Will I be tested? Your provider will make this determination based on your symptoms, and recent travel history. You may or may not be tested, but your provider will follow all appropriate CDC and the North Carolina Department of Health and Human Services Department guidelines.
Emergent symptoms – I am having difficulty breathing.
If you are experiencing a medical emergency, please call 9-1-1 and notify the dispatch agent that your emergency is related to possible COVID-19 symptoms.
Will I be tested? Your emergency medicine provider will make this determination based on your symptoms and recent travel history. You may or may not be tested, but your provider will follow all appropriate CDC and North Carolina Department of Health and Human Services Department guidelines.
Follow Five Steps to Wash Your Hands the Right Way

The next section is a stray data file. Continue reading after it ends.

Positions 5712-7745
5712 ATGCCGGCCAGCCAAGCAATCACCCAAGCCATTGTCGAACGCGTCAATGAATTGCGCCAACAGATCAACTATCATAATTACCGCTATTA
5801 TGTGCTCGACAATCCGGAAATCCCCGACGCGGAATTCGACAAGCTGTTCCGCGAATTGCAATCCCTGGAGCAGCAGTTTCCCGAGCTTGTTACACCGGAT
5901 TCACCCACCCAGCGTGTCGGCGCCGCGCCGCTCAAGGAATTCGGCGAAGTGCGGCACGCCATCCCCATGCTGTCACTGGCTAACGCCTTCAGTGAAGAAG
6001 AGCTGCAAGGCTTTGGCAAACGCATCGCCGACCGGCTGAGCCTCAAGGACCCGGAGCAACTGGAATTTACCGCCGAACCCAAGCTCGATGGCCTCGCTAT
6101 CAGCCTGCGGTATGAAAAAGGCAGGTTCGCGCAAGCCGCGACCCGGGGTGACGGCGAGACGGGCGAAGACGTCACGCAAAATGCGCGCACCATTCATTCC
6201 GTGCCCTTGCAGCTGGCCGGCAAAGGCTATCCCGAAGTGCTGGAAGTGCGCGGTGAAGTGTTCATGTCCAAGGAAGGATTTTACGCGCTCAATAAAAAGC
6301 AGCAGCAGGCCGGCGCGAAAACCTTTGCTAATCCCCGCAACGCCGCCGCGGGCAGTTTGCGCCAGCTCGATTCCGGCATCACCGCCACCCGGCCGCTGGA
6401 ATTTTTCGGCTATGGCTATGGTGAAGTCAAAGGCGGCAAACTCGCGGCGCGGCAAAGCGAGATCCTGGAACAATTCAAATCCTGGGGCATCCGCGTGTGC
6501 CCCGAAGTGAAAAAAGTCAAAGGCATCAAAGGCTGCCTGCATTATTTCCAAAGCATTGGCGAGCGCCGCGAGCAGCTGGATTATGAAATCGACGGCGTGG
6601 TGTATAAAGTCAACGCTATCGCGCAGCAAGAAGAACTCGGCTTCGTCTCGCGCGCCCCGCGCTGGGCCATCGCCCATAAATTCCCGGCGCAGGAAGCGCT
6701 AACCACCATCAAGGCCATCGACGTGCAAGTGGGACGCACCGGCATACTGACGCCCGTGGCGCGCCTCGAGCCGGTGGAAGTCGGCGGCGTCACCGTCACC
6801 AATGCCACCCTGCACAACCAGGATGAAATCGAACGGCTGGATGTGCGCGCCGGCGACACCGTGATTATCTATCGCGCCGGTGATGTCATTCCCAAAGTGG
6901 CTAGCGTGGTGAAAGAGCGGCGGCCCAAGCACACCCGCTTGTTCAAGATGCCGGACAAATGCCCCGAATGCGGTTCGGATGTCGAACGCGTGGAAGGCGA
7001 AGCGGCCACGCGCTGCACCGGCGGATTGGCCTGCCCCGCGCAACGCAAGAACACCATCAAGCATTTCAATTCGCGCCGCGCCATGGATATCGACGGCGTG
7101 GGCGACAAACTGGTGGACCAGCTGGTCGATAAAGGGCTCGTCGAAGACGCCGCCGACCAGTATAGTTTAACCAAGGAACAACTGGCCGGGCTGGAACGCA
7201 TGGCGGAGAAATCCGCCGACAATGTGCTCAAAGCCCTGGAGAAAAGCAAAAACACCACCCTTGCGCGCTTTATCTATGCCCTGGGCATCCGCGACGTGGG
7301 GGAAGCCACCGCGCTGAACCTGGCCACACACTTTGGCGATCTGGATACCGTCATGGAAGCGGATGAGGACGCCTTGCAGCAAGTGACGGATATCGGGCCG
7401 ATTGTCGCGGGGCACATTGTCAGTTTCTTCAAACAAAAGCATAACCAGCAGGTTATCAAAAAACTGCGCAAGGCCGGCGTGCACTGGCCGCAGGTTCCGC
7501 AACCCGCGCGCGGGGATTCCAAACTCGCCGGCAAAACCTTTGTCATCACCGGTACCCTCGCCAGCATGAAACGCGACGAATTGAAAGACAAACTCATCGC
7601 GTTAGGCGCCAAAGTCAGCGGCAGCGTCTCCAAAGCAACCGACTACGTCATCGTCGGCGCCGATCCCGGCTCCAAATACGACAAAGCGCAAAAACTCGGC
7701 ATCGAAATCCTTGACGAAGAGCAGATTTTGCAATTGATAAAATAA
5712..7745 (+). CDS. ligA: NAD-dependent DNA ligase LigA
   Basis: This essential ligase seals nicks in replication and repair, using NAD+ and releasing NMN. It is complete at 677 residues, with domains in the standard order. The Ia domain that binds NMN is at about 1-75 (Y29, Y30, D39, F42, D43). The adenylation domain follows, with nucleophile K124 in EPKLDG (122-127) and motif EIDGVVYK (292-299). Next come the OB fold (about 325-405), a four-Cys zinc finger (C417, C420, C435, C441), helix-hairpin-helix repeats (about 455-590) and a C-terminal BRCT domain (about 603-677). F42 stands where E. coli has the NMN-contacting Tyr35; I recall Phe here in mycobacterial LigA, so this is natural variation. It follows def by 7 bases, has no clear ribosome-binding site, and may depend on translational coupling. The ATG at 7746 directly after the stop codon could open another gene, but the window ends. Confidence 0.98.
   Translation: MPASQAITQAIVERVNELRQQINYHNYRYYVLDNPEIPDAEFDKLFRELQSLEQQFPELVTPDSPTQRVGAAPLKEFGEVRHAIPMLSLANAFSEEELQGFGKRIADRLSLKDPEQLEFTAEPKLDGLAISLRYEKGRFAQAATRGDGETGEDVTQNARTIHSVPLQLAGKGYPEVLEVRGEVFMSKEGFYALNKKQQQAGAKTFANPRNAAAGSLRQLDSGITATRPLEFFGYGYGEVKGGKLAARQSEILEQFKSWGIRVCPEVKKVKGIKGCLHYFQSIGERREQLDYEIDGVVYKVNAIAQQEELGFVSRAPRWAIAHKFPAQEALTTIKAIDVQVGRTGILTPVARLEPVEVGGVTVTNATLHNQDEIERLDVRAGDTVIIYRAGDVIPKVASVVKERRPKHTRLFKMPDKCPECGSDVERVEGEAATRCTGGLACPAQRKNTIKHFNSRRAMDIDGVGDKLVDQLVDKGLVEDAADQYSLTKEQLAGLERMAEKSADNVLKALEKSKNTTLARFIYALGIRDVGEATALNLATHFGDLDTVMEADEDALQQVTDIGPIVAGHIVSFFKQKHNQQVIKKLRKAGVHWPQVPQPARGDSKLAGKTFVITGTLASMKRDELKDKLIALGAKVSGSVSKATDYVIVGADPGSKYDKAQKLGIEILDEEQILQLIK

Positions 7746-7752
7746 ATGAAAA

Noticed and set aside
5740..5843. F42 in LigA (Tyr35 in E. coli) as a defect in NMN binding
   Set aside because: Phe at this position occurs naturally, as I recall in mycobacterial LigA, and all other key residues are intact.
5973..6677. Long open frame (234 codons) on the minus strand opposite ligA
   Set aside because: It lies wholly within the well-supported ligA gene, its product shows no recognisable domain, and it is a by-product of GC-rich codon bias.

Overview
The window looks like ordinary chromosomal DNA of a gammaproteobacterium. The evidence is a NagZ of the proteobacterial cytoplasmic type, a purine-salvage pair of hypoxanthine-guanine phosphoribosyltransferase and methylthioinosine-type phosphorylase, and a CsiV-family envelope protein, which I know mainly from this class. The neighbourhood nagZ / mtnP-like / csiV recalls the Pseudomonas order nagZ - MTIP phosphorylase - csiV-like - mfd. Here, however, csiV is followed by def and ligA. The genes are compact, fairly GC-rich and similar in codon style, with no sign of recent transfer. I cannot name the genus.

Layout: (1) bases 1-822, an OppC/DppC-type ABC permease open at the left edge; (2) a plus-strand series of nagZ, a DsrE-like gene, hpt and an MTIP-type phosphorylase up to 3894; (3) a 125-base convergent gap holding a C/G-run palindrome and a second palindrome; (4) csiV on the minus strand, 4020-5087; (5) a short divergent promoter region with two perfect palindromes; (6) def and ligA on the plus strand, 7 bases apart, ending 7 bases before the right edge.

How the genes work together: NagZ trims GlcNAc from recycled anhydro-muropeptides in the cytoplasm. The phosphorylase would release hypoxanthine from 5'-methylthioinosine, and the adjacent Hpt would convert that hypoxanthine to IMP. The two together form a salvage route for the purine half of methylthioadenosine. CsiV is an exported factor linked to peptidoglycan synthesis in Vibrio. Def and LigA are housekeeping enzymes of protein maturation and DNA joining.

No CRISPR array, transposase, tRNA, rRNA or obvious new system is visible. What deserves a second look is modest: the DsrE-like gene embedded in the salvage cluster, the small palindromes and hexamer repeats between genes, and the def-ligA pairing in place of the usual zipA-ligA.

Washing your hands is easy, and it’s one of the most effective ways to prevent the spread of germs. Clean hands can stop germs from spreading from one person to another and throughout an entire community—from your home and workplace to childcare facilities and hospitals.
Follow these five steps every time.
You can use an alcohol-based hand sanitizer that contains at least 60% alcohol if soap and water are not available.
Washing hands with soap and water is the best way to get rid of germs in most situations. If soap and water are not readily available, you can use an alcohol-based hand sanitizer that contains at least 60% alcohol. You can tell if the sanitizer contains at least 60% alcohol by looking at the product label.
Sanitizers can quickly reduce the number of germs on hands in many situations. However,
Caution! Swallowing alcohol-based hand sanitizers can cause alcohol poisoning if more than a couple of mouthfuls are swallowed. Keep it out of reach of young children and supervise their use.
For more information, visit the CDC website.